CHAMBERSBUG – A Franklin County bridge has been dedicated to the memory of U.S. Army Sgt. Melvin Grayson Ehrhart, who was killed in action April 28, 1969.
“He was one of Franklin County’s best,” said Sen. Judy Ward (R-30) during a presentation Friday at the South Hamilton Community Ballpark pavilion. “He made the ultimate sacrifice to save his fellow soldiers.”
Ehrhart, a 1966 Chambersburg Area Senior High School graduate, was drafted and sent into combat in Vietnam in October 1968 as a member of Company D, 4th Battalion, 39th Infantry, 9th Division.
He was serving as a squad leader when his platoon came under fierce attack and he courageously took up an exposed position to direct his men into effective fighting positions.
Despite being seriously wounded in battle, he continued to direct his men and relay information to his company commander until he was killed by an enemy rocket-propelled grenade launched in his direction.
He was awarded the Silver Star, Bronze Star with First and Second Oak Leaf Clusters, the Air Medal with First and Second Oak Leaf Clusters, the Army Commendation Medal and the Purple Heart.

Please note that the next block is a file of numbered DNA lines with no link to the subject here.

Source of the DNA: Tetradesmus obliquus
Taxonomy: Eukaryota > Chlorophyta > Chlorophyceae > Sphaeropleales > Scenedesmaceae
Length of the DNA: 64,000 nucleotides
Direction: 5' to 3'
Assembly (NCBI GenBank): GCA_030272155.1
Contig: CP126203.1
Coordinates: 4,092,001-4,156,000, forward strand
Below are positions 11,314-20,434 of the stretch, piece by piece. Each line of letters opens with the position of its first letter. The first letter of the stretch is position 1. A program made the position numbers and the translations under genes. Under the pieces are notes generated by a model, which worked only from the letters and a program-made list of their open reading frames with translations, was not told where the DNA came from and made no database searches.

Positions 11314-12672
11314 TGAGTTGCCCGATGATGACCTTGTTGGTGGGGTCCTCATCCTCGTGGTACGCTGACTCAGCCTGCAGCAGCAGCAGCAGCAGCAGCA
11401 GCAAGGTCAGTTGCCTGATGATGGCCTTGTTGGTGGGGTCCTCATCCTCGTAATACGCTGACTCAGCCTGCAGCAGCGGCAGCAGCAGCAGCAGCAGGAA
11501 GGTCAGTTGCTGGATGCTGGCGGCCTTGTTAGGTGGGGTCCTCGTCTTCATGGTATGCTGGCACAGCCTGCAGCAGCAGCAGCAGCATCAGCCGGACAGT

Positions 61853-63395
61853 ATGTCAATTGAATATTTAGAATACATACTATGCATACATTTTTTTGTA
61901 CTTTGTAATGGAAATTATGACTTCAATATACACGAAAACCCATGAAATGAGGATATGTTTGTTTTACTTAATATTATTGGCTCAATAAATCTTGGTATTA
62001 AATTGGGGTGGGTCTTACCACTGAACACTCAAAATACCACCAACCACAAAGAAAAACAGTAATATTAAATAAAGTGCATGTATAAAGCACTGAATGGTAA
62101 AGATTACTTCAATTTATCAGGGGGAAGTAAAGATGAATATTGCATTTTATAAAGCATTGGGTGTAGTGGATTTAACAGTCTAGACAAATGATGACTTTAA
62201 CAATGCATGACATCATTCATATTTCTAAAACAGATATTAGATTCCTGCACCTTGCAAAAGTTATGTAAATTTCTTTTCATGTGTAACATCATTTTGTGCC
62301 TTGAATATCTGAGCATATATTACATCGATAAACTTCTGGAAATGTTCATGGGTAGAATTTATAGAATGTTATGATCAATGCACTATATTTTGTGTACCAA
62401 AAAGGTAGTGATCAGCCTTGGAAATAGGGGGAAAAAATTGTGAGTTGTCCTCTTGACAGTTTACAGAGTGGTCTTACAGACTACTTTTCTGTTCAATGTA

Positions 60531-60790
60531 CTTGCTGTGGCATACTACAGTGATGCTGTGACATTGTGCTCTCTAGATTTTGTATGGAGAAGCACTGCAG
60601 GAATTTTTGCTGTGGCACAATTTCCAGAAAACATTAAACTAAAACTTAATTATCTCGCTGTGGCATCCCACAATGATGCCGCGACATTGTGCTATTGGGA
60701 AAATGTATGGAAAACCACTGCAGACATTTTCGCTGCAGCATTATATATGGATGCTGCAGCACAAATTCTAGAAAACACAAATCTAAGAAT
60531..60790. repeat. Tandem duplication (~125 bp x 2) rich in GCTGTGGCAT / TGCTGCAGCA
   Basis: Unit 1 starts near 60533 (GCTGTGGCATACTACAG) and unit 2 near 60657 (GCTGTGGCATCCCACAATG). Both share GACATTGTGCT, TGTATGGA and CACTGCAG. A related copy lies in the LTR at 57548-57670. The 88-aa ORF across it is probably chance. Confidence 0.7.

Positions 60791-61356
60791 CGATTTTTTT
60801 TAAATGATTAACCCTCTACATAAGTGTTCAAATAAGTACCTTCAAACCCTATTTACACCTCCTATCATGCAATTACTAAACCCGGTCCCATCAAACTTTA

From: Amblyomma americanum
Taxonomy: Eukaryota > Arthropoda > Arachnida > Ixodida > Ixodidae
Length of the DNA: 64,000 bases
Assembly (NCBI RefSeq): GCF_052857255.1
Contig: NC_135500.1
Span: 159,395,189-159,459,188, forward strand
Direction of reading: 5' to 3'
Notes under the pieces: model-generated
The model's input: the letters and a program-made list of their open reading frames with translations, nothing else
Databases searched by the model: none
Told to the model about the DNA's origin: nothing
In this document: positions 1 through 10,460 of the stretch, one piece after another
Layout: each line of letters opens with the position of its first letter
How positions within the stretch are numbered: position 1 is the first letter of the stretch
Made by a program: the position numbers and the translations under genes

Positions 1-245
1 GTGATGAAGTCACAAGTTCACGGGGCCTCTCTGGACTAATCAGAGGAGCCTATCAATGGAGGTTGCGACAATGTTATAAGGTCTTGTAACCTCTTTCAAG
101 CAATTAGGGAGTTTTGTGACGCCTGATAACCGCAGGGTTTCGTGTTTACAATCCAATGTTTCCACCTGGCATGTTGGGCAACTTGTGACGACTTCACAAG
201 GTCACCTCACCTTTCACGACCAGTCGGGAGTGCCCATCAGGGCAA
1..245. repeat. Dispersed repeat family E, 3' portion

The Sgt. Melvin Grayson Ehrhart Memorial Bridge on Jack Road in St. Thomas Township will not only serve to honor a man who made the ultimate sacrifice in war, but it will bring warm memories for his family and those who knew him.
“He lived in Hamilton Township. I was from St. Thomas Township, so we always crossed this bridge back and forth when we were dating and to go to church. It just blossomed from there,” recalled Darlene Ehrhart Provencher, wife of Ehrhart. “Crossing that bridge will always remind me of two people who fell in love crossing over it when they were young.”
The couple shared a 3-month-old daughter, Melinda, when he was killed. He never met his daughter.
“I’m very emotional, very excited, very thankful that we had this opportunity to set up a memorial for Butch because he was just a very special guy,” Provencher said.
Local legislators Ward, Rep. Rob Kauffman (R-89) and Rep. John Hershey (R-82) worked together to moved legislation to have the bridge named in Ehrhart’s honor.
“It’s amazing how long it can take in Harrisburg to name a bridge,” Hershey said. “It took two years to enact the legislation. It’s a small gesture, but a gesture I hope will help his memory live on.”